As I say, we have to accept the nonsense or sensible comment of Barca fans, that’s all part of the contest. But the rest of it? What was it all about?
Do we dedicate whole days to debating games between other clubs and spewing garbage that endlessly repeats tired old clichés? The Poo, for example, do. Like shrivelled old widows, they contemplate the power, the skill, the athleticism, the passion of our players, the passion of us fans and something stirs in their dried and shrivelled nether regions. They think they remember how it should be done but secretly they worry that even though thoroughly lubricated with Yankee dollars, the equipment is going to let them down.
They all talk about class, how we lack class. Class? Define it to me please?. ‘Cause sure as shit flies off a shiny shovel, somewhere along the line they will always fail their own poorly thought out benchmark and be exposed for the hypocrites they are.
But I will still feel sorry for whoever blubbers on our screens as they hurtle into relegation. I will still feel sorry for those fans whose team stumbles at the last hurdle for promotion. They may well have been laughing like drains at us the other night but well, some of us still have it in us to feel empathy, understanding. I feel sorry for Norwich and their fans. God, in some small corner of my “waxy pea-sized heart” (to quote another Chelsea-hating Milwall fan) I feel for Charlton and Southampton. Christ on a bike, I even emitted a small squeak of sympathy for Liverpool fans the other week because while we had got what we wanted I had watched a riveting footballing contest and thought ”Well fair play to them.”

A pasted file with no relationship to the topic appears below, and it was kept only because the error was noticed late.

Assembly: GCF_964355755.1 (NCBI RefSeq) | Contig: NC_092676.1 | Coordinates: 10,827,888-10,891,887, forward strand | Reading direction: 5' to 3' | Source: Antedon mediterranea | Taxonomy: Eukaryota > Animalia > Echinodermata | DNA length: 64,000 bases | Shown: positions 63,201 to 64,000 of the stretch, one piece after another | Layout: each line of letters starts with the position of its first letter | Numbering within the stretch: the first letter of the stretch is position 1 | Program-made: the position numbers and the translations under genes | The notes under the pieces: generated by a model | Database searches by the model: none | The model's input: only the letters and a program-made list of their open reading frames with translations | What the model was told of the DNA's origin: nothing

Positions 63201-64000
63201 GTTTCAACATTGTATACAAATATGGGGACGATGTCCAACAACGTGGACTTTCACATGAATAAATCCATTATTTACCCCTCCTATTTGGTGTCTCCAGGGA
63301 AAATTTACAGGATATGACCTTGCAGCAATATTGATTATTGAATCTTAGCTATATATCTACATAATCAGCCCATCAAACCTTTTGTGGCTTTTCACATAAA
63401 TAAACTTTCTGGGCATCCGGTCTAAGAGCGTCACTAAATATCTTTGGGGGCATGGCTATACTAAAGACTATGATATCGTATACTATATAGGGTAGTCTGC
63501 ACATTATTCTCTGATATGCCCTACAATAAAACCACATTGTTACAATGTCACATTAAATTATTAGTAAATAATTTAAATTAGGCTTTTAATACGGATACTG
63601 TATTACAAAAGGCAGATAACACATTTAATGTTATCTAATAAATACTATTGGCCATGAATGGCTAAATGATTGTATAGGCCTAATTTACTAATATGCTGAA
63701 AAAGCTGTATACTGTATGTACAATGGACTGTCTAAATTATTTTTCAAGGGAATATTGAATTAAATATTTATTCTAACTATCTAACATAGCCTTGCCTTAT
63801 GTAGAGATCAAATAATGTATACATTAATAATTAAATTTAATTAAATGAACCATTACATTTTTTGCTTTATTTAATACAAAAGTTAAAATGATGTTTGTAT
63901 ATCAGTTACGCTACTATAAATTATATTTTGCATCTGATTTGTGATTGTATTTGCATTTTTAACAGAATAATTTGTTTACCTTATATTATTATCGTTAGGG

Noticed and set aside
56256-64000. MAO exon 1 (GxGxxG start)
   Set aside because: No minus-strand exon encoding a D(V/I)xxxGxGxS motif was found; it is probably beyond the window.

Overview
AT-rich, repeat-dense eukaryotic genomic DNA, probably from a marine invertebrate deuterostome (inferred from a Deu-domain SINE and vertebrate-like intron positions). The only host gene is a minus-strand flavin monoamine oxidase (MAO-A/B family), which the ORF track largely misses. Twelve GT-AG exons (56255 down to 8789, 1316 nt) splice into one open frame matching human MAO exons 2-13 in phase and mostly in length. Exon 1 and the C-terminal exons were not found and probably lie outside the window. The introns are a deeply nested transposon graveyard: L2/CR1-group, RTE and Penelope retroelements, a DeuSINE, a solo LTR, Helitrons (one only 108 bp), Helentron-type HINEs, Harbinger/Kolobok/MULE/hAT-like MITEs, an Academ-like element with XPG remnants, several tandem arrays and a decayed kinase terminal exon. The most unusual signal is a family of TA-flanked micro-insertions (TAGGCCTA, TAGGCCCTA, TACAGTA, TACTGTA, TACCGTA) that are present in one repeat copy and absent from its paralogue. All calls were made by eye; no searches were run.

And I’m no saint. I’m no different to any other man on the Clapham Omnibus. There were some who offered the genuine hand of fellow feeling the other night, many more probably wished us well and prayed it wouldn’t happen to them. But they were drowned out by the torch-wielding mob that assailed the castle of Chelsea’s self esteem. Talk about the football, the tactics, the events, but spare us the scales of justice and retribution please?
You see deep down I know that all fans can be tossed on the stormy oceans of sporting fate and there but for the grace of God go I… in fact I have just gone haven’t I? So maybe it’s time to harden my heart and laugh at the despair etched on the face of any sad sack whose dreams are in tatters. Vilify any player who strays from the passionless, android-like state our media and the game’s masters now demand. Time to become a “real” football fan.
No I can’t really do that, I don’t know why.
But I won’t be feeling sorry for either of the mobs in Rome. Even the bottom of my generously dimensioned barrel of human feelings can be scraped, provided someone holds you by the ankles while you reach in over the edge.
Indeed part of me will laugh an empty laugh should the Dream Final develop into a turgid borefest and once again we are called upon to acclaim the Mancs enviable ability to squeak a win in Europe’s major trophy final, while being far from the best team on the night. Down there in Munich a rueful smile will tell you they are thinking the same thing.
(Right I think I got that off my chest, now has anyone seen a couple of small children waiting outside this school since Friday?)